Housing supply remains an issue
The issue of housing supply is contentious at the best of times. It is not unusual for seemingly conflicting data and reports to be released almost concurrently – sometimes we are told that there is too much stock on the market and people aren’t buying, at other times it is that there are not enough homes and prices are skyrocketing.
It is important to understand that the residential property market has both a short term and long term outlook, both of which can be affected by different factors. Interest rate rises, for example, often act to cool the market a little bit, as prospective buyers absorb the prospect of an increased mortgage rate and wait to see the general impact of the news on the market. Hence, we often see periods of reduced auction clearance rates, even when supply is thought to be a larger issue.
The concept of Australia’s supply issue therefore, is something which must be considered both in today’s terms, as well as in the context of Australia’s future population and accommodation needs.
An article appeared in the Australian Financial Review on January 28, entitled ‘Housing supply plans suffer’. I found that the article highlighted some very interesting points regarding Australia’s housing supply and affordability issues and so I thought I would draw your attention to it.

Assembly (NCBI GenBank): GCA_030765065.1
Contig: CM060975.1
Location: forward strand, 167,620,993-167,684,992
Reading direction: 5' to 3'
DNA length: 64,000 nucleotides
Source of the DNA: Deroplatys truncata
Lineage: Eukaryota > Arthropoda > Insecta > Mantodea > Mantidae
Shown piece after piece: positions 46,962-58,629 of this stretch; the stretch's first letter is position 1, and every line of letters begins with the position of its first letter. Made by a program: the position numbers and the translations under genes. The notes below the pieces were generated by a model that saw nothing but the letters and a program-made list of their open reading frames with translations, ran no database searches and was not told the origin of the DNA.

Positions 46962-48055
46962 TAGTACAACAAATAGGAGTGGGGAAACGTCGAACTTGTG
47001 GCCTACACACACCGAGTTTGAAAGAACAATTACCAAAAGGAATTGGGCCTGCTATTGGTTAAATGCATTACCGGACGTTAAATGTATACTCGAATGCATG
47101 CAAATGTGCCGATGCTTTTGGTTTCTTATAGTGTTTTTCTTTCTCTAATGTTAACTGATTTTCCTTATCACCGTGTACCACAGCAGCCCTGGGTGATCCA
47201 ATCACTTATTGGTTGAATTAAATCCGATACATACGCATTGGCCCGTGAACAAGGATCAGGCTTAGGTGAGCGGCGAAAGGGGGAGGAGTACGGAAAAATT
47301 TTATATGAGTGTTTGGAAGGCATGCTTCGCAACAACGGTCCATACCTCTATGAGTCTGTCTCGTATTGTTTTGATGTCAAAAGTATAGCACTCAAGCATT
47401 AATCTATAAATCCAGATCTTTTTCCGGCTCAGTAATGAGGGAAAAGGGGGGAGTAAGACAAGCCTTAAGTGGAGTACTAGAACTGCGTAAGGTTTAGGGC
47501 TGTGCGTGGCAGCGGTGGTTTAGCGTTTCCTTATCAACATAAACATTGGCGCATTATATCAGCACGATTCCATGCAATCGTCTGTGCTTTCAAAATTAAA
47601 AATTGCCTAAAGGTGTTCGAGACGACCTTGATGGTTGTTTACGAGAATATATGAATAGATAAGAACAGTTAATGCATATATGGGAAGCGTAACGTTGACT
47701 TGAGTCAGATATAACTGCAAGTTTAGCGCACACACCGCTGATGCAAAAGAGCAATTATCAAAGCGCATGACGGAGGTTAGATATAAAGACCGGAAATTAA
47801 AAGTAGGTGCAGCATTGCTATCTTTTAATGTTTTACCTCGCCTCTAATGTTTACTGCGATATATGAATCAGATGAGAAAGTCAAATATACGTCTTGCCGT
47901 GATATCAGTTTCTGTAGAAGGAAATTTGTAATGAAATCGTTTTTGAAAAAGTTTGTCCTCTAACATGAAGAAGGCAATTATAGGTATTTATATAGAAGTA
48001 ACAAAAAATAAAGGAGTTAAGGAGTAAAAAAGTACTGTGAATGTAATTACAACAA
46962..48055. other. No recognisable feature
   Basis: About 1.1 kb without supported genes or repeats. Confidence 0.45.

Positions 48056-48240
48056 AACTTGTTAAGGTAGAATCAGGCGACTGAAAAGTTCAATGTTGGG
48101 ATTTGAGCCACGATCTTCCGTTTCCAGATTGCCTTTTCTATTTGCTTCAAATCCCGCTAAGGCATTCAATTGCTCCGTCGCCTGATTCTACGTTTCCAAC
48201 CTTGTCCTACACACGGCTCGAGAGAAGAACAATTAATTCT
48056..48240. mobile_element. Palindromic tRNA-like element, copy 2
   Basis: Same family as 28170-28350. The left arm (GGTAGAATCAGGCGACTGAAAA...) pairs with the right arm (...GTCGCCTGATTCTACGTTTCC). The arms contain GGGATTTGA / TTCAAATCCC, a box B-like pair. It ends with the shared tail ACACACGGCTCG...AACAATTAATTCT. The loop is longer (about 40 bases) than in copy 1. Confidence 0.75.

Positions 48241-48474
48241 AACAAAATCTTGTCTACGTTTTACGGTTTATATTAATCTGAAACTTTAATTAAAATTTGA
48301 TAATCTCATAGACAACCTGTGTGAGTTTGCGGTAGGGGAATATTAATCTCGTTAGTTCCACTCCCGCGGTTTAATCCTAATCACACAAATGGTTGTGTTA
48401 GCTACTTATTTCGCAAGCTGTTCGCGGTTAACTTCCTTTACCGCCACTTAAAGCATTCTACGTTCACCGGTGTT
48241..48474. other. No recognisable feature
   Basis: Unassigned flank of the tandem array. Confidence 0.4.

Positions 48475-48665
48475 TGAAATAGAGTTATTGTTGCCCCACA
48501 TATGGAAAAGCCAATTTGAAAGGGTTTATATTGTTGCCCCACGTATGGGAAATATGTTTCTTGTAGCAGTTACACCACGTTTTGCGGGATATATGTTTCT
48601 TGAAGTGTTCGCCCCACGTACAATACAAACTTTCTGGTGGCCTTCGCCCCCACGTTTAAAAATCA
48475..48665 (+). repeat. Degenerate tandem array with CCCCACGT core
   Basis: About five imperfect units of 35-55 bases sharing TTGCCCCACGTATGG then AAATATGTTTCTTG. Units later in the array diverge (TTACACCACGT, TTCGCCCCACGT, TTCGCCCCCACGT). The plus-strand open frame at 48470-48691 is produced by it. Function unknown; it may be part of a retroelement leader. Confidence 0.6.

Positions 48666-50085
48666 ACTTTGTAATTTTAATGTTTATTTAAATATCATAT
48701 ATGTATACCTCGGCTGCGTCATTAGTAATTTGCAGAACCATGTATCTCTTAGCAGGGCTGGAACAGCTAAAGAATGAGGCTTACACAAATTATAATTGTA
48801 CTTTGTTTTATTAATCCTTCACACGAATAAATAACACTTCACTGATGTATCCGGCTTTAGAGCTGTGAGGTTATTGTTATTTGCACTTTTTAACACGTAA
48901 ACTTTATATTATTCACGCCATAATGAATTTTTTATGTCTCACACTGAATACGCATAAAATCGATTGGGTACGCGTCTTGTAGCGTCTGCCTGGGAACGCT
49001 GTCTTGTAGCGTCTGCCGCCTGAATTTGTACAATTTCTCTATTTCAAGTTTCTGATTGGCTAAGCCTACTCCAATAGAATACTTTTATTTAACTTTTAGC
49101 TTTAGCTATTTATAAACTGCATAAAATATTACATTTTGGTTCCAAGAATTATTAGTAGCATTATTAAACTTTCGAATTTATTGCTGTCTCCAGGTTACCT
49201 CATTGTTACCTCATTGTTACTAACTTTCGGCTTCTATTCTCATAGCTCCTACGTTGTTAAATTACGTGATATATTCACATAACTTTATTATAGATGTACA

The most concerning aspect raised by the article was its discussion of the Australian Government – questioning Labor’s commitment to tackle worsening home affordability. As shelter is one of the most important needs of individuals and families, it is problematic to be facing a housing supply shortage while having a government who are not instigating the necessary reforms so that a reversal in the situation can be achieved.
The article refers to concerns regarding the future of the National Housing Supply Council, created after the Labor party came into power in 2007. The Council has produced two annual State of Supply reports, which so far forecast that Australia’s national housing shortfall will exceed 300,000 by 2014 – quite an alarming figure.
With the appointments of its nine committee members having lapsed midway through last year (except for its Chair), combined with a restructure of governmental responsibilities, the Council’s work has been understandably affected. The article quotes Population Minister Tony Bourke as saying that the Gillard Government is committed to continuing the council’s work, however it is of concern that new members have not yet been appointed.
It remains to be seen what the fate of the Council will be. Having said that, I think that it is imperative for such an organisation to exist, if only to shed light on a situation that will continue to of concern. It has once again become seen that the Government may need some policy emphasis with regards to housing – or the shortage numbers that are already evident will continue to grow.